Ready to roll: Theory Wellness in Great Barrington preps for county's 1st retail pot sales
GREAT BARRINGTON — The retail floor at Theory Wellness vibrated with excitement on Thursday afternoon.
Marijuana plants painted with black outlines loomed overhead, and a low-key reggae softened pre-opening jitters. Big smiles abounded.
There were no sugar plum fairies, but one employee likened the vibe to anticipating Christmas morning.
"It feels like it's Christmas Eve," said Marketing Director Thomas Winstanley, his feet shifting back and forth and a grin reaching across his face.
Come Friday morning, the county's first recreational cannabis sales will commence at the Stockbridge Road shop. Employees braced for impact on Thursday, as did medical customers already using the dispensary.
"Today's been sort of the day before the storm," said CEO Brandon Pollock, noting a steady stream of medical clients coming in to purchase their products ahead of the impending bustle.
Winstanley kept reaching for his MacBook, his eyes widening as he monitored the shop's web analytics.
"It's just been surging," he said.
Store Manager Teva Smith spent time on Thursday reviewing cannabis facts with a team of about 20 employees. Pollock said Theory hired 15 more people last month to prepare for the demands of the recreational market.
Smith urged budtenders to "go low and slow" when offering customers guidance about dosage. Blake Gurgul, a budtender for Theory, smiled at hearing the repeated phrase. He called it the "captain's mantra," inducing giggles from his colleagues.
Smith and the employees said sleep issues and pain are the most common maladies bringing customers into the store. CBD products — especially lotions and other alternative ingestion methods — have been popular with older people, they said, as they tend to shy away from smoking marijuana products.
Many also ask questions about how much to take before getting "too high."
"Dosage is really important," Smith said.
As he milled about, Smith couldn't wipe the grin from his face.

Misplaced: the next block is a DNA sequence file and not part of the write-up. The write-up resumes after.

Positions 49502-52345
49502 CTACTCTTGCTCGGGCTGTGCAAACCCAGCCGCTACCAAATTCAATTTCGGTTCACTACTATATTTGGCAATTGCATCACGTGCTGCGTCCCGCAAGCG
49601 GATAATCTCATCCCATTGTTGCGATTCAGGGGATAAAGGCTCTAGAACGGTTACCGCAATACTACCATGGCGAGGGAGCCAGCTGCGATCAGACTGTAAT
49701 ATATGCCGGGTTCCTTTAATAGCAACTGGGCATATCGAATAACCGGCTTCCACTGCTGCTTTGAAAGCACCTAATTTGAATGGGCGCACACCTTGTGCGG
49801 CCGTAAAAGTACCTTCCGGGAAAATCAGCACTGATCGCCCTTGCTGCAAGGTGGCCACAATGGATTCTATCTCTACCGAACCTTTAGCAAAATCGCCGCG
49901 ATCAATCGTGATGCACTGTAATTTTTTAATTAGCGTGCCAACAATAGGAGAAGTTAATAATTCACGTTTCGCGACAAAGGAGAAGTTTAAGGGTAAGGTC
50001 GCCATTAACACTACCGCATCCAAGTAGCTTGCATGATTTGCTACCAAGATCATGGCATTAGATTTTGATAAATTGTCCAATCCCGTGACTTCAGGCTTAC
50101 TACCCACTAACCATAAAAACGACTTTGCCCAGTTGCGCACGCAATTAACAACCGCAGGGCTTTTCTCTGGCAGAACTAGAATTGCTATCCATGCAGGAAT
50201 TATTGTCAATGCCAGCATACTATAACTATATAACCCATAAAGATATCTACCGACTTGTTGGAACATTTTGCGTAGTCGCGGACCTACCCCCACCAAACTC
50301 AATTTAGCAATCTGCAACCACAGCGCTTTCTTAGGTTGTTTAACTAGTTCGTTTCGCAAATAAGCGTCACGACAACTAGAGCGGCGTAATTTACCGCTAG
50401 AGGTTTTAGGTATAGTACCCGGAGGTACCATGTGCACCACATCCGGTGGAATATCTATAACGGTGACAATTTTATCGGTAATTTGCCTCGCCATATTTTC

"The terpenes are in the air," he said, referring to a cannabis component that gives strains their unique smells and flavors. A soft, earthy marijuana smell wafted through the room.
At each point of sales station, a tablet awaited customer fingers and a tray of lighters and Raw rolling papers stood at the ready. Their strains range from $45 to $50 for an eighth of an ounce.
Medical patients of all ages came in one after another on Thursday. For one of them, an employee weighed out several grams of an indica-leaning strain called Wedding Cake, placing the buds in a container on the scale.
"There will be no interruption in their access," Pollock said.
Still, he said, he can understand why they might like to avoid what is likely going to a very busy period for the establishment.
In short, Pollock said, "we're psyched." Tomorrow is something he's been working toward for over three years.
Pollock said he got his start in the industry by doing consulting work for a California dispensary, helping them grow their business into surrounding areas.
"It really had a positive impact, seeing what they were doing out there," he said.
An employee sitting in a vestibule separating the main entrance from the retail floor fielded phone calls from curious potential consumers.
"It's illegal to cross state lines," she told one caller.
But that said, retailers can sell to anyone 21 and up, whether they live in Massachusetts or not. "You can be from any state," she told the caller.
Marijuana remains illegal in New York, but the New York Times reports recent moves to treat marijuana infractions more like speeding tickets. Recreational marijuana is decriminalized in Connecticut, and is legal in Vermont.
For Berkshire County, Pollock said Friday means "the repeal of prohibition."
Change is in the wind, Winstanley agreed. "And we get to be the first."
Amanda Drane can be contacted at firstname.lastname@example.org, @amandadrane on Twitter, and 413-496-6296.
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